The International Cricket Council (ICC) announced its costs award in the legal proceedings between the Pakistan Cricket Board (PCB) and the Board of Control for Cricket in India (BCCI). BCCI had won the legal battle against the Pakistan Cricket Board (PCB) over the issue of bilateral cricketing ties. The PCB had requested the ICC to look into the matter after India refused to play two bilateral series with the arch-rivals citing lack of governmental clearance.
The Dispute Panel has determined that the PCB should pay 60 per cent of: “(a) the [BCCI’s] Claimed Costs; and (b) the administrative costs and expenses of the panel which fall within the scope of paragraph 11.4 of the T/R (including, without limitation, the fees of the Tribunal members, and the costs and expenses they incurred in relation to this matter), the figure whereof is to be supplied to the PCB by the ICC.” On behalf of the dispute panel formed under the terms of reference of the ICC Disputes Resolutions Committee (DRC), the ICC had announced that the panel had dismissed the PCB’s claim against the BCCI. The judgement is binding and non-appealable.
The PCB had claimed losses of up to USD 70 million after two series weren’t played in November 2014 and December 2015. While the PCB tried to move the ball through talks, the BCCI made it clear that the government had the final say in this matter. PCB then sent a dispute notice to the Indian board in May and to the International Cricket Council in November.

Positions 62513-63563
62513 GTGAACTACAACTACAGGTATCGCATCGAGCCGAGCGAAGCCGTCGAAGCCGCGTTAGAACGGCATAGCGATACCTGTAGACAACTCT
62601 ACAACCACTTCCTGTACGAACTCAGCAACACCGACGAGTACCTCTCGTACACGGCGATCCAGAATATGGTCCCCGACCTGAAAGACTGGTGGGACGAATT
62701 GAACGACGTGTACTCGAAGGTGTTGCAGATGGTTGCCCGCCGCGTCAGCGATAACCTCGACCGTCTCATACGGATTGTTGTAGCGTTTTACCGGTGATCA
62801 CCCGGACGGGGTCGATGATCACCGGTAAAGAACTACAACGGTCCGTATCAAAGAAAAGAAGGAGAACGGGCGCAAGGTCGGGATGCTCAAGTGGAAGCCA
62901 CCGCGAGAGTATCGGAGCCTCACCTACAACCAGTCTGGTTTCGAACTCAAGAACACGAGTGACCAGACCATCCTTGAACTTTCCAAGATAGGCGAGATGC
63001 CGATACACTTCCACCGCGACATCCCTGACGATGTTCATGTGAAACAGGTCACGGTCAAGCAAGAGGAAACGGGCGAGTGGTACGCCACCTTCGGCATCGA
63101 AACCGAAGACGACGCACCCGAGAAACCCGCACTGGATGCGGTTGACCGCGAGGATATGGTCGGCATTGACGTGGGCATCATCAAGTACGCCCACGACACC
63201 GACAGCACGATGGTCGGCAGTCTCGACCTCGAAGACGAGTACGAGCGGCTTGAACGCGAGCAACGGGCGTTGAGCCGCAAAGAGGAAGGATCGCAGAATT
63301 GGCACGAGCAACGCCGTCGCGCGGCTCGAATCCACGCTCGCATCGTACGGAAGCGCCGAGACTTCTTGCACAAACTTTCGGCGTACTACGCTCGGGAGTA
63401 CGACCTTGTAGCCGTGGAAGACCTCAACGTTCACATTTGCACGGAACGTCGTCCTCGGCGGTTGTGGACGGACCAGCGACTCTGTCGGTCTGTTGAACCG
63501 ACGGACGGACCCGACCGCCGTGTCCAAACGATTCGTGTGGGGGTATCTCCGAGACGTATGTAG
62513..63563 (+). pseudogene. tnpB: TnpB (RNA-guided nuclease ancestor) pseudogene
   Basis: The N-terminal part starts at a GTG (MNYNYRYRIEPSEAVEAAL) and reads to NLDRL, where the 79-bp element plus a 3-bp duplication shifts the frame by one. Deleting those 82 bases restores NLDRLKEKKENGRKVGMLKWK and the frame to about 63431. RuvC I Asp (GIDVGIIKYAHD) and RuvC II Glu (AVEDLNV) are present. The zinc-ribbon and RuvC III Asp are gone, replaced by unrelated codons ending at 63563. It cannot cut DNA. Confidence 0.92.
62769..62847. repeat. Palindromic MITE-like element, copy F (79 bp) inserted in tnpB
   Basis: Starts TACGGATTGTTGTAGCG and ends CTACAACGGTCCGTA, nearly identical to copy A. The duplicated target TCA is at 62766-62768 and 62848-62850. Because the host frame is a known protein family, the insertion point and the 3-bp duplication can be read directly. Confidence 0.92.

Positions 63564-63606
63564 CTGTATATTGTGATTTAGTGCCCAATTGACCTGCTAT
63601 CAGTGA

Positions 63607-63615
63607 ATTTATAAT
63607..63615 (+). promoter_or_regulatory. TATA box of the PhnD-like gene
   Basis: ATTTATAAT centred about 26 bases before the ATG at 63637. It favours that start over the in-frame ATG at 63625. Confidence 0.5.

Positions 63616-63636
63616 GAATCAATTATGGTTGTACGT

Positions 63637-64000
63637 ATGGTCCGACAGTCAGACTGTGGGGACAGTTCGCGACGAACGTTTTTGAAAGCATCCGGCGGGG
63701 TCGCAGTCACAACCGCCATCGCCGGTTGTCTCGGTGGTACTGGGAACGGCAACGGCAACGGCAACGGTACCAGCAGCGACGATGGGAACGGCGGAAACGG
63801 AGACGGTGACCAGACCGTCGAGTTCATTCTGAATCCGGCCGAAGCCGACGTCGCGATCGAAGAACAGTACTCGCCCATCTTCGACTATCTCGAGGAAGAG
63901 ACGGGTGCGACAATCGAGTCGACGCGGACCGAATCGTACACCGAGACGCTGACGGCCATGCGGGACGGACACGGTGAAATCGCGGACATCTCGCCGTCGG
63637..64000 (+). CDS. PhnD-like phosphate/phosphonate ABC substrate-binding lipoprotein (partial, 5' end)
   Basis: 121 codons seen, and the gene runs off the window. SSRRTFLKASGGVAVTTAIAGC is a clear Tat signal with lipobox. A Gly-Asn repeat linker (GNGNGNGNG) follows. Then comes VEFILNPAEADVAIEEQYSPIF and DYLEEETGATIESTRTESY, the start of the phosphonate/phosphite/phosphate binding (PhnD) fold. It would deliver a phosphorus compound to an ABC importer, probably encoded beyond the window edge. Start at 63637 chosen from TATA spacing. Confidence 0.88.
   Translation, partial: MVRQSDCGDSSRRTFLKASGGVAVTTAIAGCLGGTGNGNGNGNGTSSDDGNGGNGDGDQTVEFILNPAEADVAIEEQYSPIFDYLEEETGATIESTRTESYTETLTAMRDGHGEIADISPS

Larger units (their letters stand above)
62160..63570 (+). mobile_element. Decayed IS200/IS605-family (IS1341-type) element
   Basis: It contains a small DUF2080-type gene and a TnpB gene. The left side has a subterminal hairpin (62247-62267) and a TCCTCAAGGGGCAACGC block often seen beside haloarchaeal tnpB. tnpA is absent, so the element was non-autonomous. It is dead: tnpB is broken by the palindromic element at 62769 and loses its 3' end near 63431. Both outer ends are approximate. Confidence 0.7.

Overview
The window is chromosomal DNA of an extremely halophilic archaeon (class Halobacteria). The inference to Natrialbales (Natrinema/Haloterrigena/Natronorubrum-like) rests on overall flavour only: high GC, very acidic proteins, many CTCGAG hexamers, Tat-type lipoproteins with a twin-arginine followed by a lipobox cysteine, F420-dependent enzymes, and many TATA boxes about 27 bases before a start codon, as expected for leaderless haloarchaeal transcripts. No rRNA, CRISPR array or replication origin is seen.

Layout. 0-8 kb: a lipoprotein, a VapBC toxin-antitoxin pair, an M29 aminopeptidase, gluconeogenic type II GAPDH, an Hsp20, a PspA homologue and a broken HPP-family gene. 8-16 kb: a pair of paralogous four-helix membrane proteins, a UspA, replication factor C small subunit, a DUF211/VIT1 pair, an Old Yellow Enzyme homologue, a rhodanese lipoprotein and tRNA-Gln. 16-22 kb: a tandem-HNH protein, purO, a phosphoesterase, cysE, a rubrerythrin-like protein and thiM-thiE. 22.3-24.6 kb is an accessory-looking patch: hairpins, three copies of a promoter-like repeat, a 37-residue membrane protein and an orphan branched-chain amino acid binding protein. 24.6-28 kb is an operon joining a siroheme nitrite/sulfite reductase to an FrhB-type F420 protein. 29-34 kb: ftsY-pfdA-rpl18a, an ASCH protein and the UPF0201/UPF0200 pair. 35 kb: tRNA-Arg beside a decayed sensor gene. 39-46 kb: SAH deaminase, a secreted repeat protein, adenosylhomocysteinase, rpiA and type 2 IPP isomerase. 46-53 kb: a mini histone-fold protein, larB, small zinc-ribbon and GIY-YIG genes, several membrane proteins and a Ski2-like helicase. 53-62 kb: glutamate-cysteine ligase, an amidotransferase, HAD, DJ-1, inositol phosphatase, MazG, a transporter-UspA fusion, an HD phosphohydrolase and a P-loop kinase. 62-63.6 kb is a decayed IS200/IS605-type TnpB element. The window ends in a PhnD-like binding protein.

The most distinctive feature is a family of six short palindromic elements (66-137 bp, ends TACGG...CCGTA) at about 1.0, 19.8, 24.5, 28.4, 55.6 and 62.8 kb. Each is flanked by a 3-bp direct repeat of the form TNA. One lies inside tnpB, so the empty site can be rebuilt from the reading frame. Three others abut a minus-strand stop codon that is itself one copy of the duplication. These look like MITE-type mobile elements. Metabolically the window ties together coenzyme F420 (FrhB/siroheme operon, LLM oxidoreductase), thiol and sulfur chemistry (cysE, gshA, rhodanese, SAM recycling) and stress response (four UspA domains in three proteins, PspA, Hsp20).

Speaking to Hindustan Times, BCCI treasurer Anirudh Chaudhry had said that the stance of the BCCI office bearers stood vindicated after the judgement and he was also quick to thank all those who deposed for the board in the matter.
“I am yet to read the decision but this should now put to rest all speculation regarding this matter and it vindicates the stand of the then office-bearers of the BCCI in this regard who were engaging with the other boards on the FTP at that point in time. The BCCI is grateful to all those who deposed for the board and to its legal team, specifically Raghu Raman, Sr. Advocate and Ian Mills, QC,” he had said.
As per claims by the Pakistan board, then BCCI secretary Sanjay Patel had signed the ‘Memorandum of Understanding’ between BCCI and PCB wherein the Indian and Pakistan cricket board had entered into an agreement that the two countries would play six series comprising at least two Tests, five ODIs and two T20Is between December 2015 and December 2023 with four of them being hosted by the PCB. The move never went forward as the BCCI cited lack of approval from the Indian government.
Herbert Smith Freehills along with British lawyer QC Ian Mills fought India’s case while PCB was represented by Khwaja Ahmad Hosain, Advocate Supreme Court of Pakistan, Alexandros Panayides of Clifford Chance, London and Salman Nasser, PCB GM Legal Affairs. The ICC Disputes Panel was made up of three members — Michael Beloff QC, Jan Paulsson and Dr Annabelle Bennett.
Patel and former BCCI GM Ratnakar Shetty, who handled government relations on behalf of BCCI, were also cross-examined in the matter. ICC chairman Shashank Manohar, former BCCI chief, and Sundar Raman, former IPL COO, also turned up as witnesses. Interestingly, BCCI acting secretary Amitabh Choudhary has time and again made it clear that Patel’s communication was nothing but a ‘letter of intent’.